Local & National
If you enjoy solving problems and have a strong work ethic, this might be a good career fit for you. Industrial electricians maintain and repair many different types of electrical equipment. In addition, you will install and modify electrical equipment on motors, transformers, generators, controls, instruments, lighting systems and power distributers. You’ll learn how to use devices like test lamps, volt-ohm meters and oscilloscopes, and will gain skills working from blueprints, drawings and diagrams. You’ll also learn to make mathematical computations to determine the current carrying capacities of electrical wire and equipment. Other skills for this career include troubleshooting AC and DC drives and programmable logic controllers. The program involves four years of on-the-job and classroom instruction.
Today’s manufacturers need skilled maintenance personnel to keep operations running smoothly. In this program, you’ll get a solid foundation in electrical power systems and industrial machinery. You will learn about mechanical concepts and electrical power distribution, and will build your skills in electronics, fluid power and programmable logic controllers.
Prepare for an entry-level position in industrial maintenance with this certificate program. You will learn about electrical safety, blueprint reading, computer-aided design, and the proper techniques for rigging and lifting. You will also cover machine parts, and the fundamental principles of fluid power and compressed air. Your training includes hands-on experience with programmable logic controllers.
This career field offers plenty of opportunity to problem solve and work with your hands. You’ll gain a high level of technical skills to prepare you for an entry-level position working with industrial machinery. Your training will include an introduction to electrical motors and safety, control devices and power systems. You’ll also learn about blueprints, rigging and lifting, and computer-aided design. You’ll get hands-on experience applying what you’ve learned in the machine shop.
The maintenance mechanic/millwright is the key person in many metalworking and manufacturing plants that use heavy equipment and machinery. As a maintenance mechanic/millwright you will install, dismantle, repair and replace units to keep production running smoothly. You may also plan the layout of new machinery or construct or repair machine parts. You’ll learn how to safely use machine tools such as engine lathes, drill presses and hand tools. You’ll also learn how to repair equipment in the plant, as well as estimating the cost of moving jobs or installations of new equipment. You could find employment in paper mills, foundries, production mills, schools and hospitals. This apprenticeship involves four years of on-the-job training and classroom instruction.
If you enjoy working with your hands, this could be a good career choice for you. Maintenance technicians work on mechanical and electrical equipment and machines in paper mills, foundries, production mills, food processing, schools and hospitals. Your work could include installing equipment, repairing and replacing units, and maintaining equipment. You will learn how to use measuring devices, lathes, drill presses and various hand tools. You will also learn about electrical drawings, electrical motors, programmable logic controllers and solid state devices. The program includes paid on-the-job training and related instruction.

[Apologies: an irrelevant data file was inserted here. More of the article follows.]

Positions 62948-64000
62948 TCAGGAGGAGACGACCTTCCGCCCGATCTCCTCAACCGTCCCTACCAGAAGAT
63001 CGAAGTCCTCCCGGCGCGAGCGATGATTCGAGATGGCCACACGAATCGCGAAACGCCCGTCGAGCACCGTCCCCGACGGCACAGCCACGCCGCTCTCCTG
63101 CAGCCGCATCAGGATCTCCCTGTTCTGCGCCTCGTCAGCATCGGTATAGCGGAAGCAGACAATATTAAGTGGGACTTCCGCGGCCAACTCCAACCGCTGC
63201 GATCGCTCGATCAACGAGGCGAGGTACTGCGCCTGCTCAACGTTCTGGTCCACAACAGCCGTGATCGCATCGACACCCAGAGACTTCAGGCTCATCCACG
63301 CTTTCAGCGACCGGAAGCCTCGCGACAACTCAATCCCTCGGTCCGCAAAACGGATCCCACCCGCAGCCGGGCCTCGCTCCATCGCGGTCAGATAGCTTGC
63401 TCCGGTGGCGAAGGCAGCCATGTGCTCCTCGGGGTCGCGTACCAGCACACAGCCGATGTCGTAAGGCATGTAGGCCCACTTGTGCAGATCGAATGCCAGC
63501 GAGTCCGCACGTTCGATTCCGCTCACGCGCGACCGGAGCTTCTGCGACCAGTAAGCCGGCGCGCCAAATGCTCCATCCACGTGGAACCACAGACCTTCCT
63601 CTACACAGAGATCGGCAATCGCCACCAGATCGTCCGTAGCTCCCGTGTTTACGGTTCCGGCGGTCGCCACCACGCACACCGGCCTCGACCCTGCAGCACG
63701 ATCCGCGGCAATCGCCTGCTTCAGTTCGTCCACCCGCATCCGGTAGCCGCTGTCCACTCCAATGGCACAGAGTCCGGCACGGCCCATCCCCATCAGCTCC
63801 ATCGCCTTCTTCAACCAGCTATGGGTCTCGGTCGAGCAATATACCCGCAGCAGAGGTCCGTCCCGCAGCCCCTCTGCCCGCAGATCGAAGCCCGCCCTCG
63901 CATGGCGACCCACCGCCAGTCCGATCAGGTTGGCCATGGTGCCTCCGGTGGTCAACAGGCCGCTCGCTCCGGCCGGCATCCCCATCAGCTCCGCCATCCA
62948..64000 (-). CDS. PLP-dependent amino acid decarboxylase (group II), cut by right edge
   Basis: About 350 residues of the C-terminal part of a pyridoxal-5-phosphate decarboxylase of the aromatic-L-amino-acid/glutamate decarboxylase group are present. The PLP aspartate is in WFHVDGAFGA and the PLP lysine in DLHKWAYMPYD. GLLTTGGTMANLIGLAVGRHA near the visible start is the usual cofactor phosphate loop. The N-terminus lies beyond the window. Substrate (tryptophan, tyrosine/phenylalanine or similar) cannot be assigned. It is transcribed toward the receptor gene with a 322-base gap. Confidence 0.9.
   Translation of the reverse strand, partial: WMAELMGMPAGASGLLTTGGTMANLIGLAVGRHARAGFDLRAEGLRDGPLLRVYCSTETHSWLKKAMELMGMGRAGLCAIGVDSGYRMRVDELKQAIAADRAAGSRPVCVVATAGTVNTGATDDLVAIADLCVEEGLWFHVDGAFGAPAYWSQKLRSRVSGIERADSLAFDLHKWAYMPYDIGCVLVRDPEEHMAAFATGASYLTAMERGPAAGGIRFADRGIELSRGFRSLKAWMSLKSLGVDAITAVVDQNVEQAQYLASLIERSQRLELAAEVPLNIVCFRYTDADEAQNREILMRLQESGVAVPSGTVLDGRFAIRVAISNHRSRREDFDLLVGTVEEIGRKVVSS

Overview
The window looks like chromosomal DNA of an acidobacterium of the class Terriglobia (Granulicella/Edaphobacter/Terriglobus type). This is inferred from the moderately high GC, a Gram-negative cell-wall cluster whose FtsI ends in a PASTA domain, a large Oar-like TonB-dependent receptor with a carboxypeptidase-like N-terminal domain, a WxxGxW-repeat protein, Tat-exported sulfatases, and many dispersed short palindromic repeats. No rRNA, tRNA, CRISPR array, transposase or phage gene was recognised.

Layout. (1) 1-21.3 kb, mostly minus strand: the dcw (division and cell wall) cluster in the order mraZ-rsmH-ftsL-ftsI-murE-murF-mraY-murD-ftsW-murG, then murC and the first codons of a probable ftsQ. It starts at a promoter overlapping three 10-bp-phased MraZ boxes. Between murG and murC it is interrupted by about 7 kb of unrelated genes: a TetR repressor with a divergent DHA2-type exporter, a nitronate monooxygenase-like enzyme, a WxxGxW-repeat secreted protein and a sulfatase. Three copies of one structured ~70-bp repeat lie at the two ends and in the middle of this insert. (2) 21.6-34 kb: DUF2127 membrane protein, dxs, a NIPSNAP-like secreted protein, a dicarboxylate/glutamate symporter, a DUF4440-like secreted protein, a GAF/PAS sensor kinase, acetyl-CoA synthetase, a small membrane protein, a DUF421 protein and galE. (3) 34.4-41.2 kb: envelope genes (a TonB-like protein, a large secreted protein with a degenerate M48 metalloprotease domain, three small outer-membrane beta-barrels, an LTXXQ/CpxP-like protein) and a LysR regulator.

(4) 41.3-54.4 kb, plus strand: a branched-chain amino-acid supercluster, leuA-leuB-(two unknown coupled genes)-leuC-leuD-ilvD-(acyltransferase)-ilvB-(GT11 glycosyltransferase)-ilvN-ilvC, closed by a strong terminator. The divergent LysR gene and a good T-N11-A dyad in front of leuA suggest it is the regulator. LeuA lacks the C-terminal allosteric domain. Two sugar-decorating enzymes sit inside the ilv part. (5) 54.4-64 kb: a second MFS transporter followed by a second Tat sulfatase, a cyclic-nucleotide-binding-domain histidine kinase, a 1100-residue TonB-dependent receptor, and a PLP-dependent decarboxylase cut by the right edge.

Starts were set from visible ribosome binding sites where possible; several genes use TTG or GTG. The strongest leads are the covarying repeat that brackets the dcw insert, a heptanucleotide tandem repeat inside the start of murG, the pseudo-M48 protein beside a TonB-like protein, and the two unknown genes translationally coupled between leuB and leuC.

A pipe fabricator typically works in a fabrication shop with overhead cranes and hoists, a variety of hand tools, grinders and cutting equipment. You’ll learn how to install pipe, weld carbon steel and stainless steel pipe, and do layout work for pipe, vessels and tanks. In this apprenticeship program, you will also learn heat treating and weld inspection, along with blueprint reading, math, metallurgy, spool drawings, pipe flanges and arc flash. Your training will help you become a skilled welder. You’ll gain all this through five years of on-the-job training and related instruction.
In the Fox Valley area, pipefitters are primarily employed in the papermaking industry, though there are other businesses that require the installation, repair and servicing of pressure piping and similar equipment. A pipefitter will lay out, cut and bend pipes. You will learn how to install, test, maintain and repair high- or low-pressure piping systems. You’ll also learn how to cut, heat and bend metal. Your training will give you a thorough knowledge of pipe characteristics, particularly related to high or low pressure and chemicals. You’ll also learn the principles of hydraulics and gain welding and soldering skills. All this is accomplished through four years of on-the-job training and classroom instruction.
If you've already completed a trade apprenticeship and are currently employed as a journeyworker, this degree program will help you build on your experience and add depth to your technical skills. With your Wisconsin Journeyworker Certificate as a solid foundation, you will enhance your career potential with studies in communications, social science, behavioral science and math. You'll begin with 39 credits from your apprenticeship, and add 21 additional credits of general studies. You’ll be well prepared for future career growth in your chosen field.
Electro-Mechanical Technology (AAS) | Manufacturing Operations Programs | Metal Machining, Fabrication & Welding Programs | Wood Manufacturing Programs | Individualized Technical Studies (AAS) | Explore All Programs
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